Few people doubt the city government will gain additional office space.
But what the new space will look like -- and how much it will cost -- remains uncertain.
At Monday's council meeting, architects made a formal presentation of findings from a $35,000 study they conducted for the city.
Baltimore-based Cho, Wilks & Benn Architects Inc. determined how much space is needed and reviewed 10 sites where extra space might be located.
The cramped city government and 35 of its 113 employees operate in about 16,076 square feet. The architects said the city should have 29,885 to 32,151 square feet to meet existing needs.
"In a regular office setting, this wouldn't be the way it would happen," architect Barbara Wilks said of the way operations are crammed into City Hall.
In five years, city government will need between 33,688 and 36,280 square feet.
Of the three alternatives presented Monday, the architects' recommended option is a two-phase project to produce a "campus-type setting" for city government.
The first phase would be an addition to City Hall to provide the necessary space for government operations. The second phase would be an adjacent new building for the Police Department located on city-owned ground on Longwell Avenue.
The architects assured the council the 10,000-square-foot expansion could be a "sensitive addition that didn't overwhelm" City Hall.
But council members and some citizens present Monday made it clearthey weren't wild about adding on to the former mansion, known as Emerald Hill.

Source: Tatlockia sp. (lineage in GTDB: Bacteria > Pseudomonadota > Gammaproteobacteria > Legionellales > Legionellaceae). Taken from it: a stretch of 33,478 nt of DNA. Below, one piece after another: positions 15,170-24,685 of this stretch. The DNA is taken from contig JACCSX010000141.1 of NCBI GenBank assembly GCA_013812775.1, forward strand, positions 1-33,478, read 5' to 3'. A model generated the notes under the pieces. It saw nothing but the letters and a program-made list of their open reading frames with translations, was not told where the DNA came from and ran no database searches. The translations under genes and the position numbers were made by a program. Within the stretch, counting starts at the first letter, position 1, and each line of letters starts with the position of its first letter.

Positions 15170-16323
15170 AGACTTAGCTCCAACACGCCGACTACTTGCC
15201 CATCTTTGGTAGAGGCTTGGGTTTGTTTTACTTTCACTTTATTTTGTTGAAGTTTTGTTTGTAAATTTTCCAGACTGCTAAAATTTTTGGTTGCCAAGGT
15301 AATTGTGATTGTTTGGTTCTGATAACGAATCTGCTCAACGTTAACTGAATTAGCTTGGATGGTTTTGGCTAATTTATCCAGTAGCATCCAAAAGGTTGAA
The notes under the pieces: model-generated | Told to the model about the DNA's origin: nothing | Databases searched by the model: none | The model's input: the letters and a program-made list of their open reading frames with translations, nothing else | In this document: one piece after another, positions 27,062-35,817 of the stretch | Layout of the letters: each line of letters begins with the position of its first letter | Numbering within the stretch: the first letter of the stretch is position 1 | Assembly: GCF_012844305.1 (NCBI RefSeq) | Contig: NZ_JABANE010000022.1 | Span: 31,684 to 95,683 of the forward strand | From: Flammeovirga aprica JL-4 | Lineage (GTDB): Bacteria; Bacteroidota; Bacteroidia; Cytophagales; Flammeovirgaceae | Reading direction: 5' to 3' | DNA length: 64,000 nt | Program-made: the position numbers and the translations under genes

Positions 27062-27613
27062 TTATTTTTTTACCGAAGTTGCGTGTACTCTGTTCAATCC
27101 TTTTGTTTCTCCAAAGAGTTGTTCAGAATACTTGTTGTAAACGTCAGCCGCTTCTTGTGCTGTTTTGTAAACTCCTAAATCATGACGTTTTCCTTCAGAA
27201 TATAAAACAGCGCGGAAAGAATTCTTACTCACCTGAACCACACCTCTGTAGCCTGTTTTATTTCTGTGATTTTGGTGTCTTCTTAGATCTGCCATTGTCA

Those who expressed reluctance about the addition favored an option that called for a new building to house both the PoliceDepartment and new city office space, on a parcel off Locust Avenue near City Hall.
Councilwoman Rebecca A. Orenstein and Mayor W. Benjamin Brown suggested going a step further and renovating the first floor at City Hall and restricting its use to council meetings and ceremonial functions.
Wilks said that idea is workable, but explainedthat the firm recommended the expansion because it would keep City Hall as the center of government and also contain costs.
"You get the most out of your assets," she said.
The expansion option would cost more than $1.6 million for the first phase and more than $1.7 million for the second.
The option favored by the council would be at least slightly higher in cost if the desire to rework City Hall's first floor for limited use were included, said George Holback, project manager for the study.
"It would cost a little more because because we'd be dealing with two buildings instead of one," he said yesterday, declining to render an estimate of how much cost would be added.
The council took no action and said it will study the report.
The architects have the unenviable task of starting their work underone council and wrapping it up under another.
Thanks to last month's election, the composition of the council has undergone significant change since the firm was hired last October.
Back then, the council conveyed to the architects a vision of a project that included an addition to City Hall, Holback said.
The new council -- Stephen R. Chapin Sr., Orenstein and Kenneth A. Yowan won seats in May -- sent the message Monday that it would like to avoid building on to the historic City Hall.
"If that's the desire, we can do it," Holback said.
That's not all that has changed since Cho, Wilks & Benn started the study.
The previous council withheld the report from publicview until it had passed a budget containing $1.3 million for the project. Along with earlier appropriated money, the total set aside forthe expansion reached $1.6 million.
But the new council promptly recalled that budget and removed some of the money for the project.